"I don't enjoy it as much as I used to," he says. "It's the understanding of what the ramifications are of what can go wrong. Once you go through that, you don't have quite the same attitude."

He thinks attitudes to cyclists are getting better; there are more of them, and, in a sort of self-fulfilling prophesy, the more bike riders there are, the more likely an otherwise disinterested driver is to know one, in his circle of friends, neighbourhood or workplace.

He tells his clients to think of themselves as invisible and drivers as idiots. Only 10 per cent are, Peterson says, but it only takes one to prove the point.

And perhaps he doesn't tell them this, but he knows it for a fact: it's a numbers game. "For most people I know, something has happened to them, at one time or another."

But they go on living anyway. He thinks of the 13km descent on Glendora Mountain Road, "pushing yourself, and pushing the envelope on the limits of your skills", passing a group of skateboarders on the way down. "You look at them, and both of you understand you're having fun. There are ramifications for making a mistake, but it's exhilarating."

In April, as many as 100,000 Angelenos will find that out for themselves, in a gentler, almost slow-motion kind of way. Twenty kilometers of city streets, spanning downtown LA from east to west and north to south, will be closed, becoming the brief but exclusive property of cyclists, skateboarders, strollers and pedestrians.

The event is called Ciclavia, named for an event that began in the Colombian city of Bogota as a reaction to the crowding and pollution of the city's streets 30 years ago.

This version is busy and festive, a re-connection with both the city and a new-old type of transport.

In effect, it's like a momentary wish fulfillment, when LA becomes what it would perhaps like to be, rather than what it is.

2 comments on this story
by Clare

Would absolutely agree that better infrastructure is necessary to really encourage people to hop on a bike on a regular basis. So many cycle paths end abruptly or then there are the dodgy bike "lanes" on the side of roads which constantly force cyclist back into the traffic when they encounter a parked car. I've recently started riding my kids to preschool and it is really hard to find a route where I am not in traffic - there are very few cycle paths around our suburb.Pedestrians resent me on the footpath (I walk, I can understand that) and being slower in traffic (carting 35 kilos behind me) is frustrating for drivers and frankly I just can't trust that someone behind a wheel who isn't concentrating or wants to teach me a lesson isn't going to do something stupid and jeopardise mine or my kids safety. My kids love riding and I get a real buzz from getting there under my own steam but planning a safe route and then negotiating car traffic confidently and safely is tricky. I would love not to be on the road! Great article.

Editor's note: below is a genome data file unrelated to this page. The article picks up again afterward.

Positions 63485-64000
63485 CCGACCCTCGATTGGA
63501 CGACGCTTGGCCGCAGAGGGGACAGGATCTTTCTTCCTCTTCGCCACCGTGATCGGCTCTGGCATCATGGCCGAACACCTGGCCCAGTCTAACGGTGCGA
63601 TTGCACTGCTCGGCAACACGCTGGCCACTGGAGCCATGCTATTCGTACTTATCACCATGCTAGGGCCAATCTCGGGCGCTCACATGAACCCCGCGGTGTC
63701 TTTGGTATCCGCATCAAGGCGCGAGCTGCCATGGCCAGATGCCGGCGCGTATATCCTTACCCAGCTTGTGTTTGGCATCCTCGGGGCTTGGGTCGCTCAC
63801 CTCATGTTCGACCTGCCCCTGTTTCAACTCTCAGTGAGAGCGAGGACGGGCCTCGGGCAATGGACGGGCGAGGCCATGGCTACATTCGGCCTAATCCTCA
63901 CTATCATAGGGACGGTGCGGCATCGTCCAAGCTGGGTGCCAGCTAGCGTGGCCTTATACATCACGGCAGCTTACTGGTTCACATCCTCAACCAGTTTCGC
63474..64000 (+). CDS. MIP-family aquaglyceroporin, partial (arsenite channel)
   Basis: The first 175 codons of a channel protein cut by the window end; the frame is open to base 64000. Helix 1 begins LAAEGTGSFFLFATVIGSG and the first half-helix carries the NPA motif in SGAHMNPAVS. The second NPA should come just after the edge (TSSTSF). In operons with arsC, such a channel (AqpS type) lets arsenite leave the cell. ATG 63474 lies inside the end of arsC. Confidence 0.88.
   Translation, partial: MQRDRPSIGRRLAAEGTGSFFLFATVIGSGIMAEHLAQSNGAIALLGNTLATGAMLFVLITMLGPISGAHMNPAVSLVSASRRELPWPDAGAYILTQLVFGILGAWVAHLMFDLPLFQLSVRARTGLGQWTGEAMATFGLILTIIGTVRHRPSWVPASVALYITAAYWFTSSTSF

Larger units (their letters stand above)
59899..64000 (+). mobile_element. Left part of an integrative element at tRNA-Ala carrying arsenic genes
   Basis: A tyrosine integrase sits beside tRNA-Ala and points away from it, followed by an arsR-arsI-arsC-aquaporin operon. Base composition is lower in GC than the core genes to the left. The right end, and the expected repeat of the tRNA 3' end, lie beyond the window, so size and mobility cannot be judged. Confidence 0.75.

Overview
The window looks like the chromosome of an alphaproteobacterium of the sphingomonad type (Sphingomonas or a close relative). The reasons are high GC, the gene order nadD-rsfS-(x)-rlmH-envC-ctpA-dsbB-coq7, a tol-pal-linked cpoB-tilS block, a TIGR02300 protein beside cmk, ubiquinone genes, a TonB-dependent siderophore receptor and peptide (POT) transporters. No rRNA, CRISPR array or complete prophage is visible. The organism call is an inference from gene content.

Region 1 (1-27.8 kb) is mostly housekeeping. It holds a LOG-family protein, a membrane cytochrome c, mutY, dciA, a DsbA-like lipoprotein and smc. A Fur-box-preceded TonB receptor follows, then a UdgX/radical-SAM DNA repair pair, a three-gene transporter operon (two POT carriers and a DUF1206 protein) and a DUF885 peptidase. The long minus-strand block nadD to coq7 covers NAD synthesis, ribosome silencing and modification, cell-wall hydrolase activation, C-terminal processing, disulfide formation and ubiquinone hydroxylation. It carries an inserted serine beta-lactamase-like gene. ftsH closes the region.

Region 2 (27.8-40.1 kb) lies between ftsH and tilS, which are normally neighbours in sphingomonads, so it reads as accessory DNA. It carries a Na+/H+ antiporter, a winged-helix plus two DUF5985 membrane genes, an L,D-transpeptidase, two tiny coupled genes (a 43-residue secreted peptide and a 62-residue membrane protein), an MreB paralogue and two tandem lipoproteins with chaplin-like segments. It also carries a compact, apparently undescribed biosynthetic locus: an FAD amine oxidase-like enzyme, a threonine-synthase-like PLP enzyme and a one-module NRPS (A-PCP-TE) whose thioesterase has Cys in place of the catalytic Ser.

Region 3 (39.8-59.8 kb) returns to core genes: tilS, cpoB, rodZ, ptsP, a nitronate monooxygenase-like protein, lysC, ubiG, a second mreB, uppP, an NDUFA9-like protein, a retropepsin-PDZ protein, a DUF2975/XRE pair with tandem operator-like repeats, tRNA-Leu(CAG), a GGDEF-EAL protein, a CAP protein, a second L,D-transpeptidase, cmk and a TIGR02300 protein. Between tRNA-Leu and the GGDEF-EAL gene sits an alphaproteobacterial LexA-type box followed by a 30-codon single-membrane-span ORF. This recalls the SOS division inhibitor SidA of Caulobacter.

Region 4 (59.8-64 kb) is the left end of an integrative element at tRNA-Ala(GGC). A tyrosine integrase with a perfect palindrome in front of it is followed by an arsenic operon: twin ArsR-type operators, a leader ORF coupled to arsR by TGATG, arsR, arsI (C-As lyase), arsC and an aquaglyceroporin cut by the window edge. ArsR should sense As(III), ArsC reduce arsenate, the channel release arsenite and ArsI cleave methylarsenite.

April 1, 2012 @ 4:32pm
by John

Infrastructure is certainly important, but culture perhaps more so. By that I mean the place of cars and motor vehicles generally relative to 'lesser' users of public space. Pedestrians and cyclists are treated as those who 'get in the way' of cars, and that attitude is rife in both the police service and magistracy in Australia. Cycling will never become as it is in Denmark, the Netherlands, Germany and so on, until this culture is changed. As seen in the long, slow, change in attitude to drink driving, it is possible. The law must come first. Two fundamental changes in the law are prerequisites: first, strict liability of the car driver in any incident involving a pedestrian or cyclist. The motorist has to prove the guilt of the other party as a law breaker causing the incident. This is normal in many European countries. The second is lowering the default speed limit on urban local roads from 50 (or 60) to 30, a speed at which fatal collisions become a rare event and even children can use the streets, footpaths especially, without worry that a stray car will bullet into them. Just think about the change to Australian mindsets needed to make these changes. The Amy Gillett Foundation has a lot of work to do!

April 3, 2012 @ 5:52pm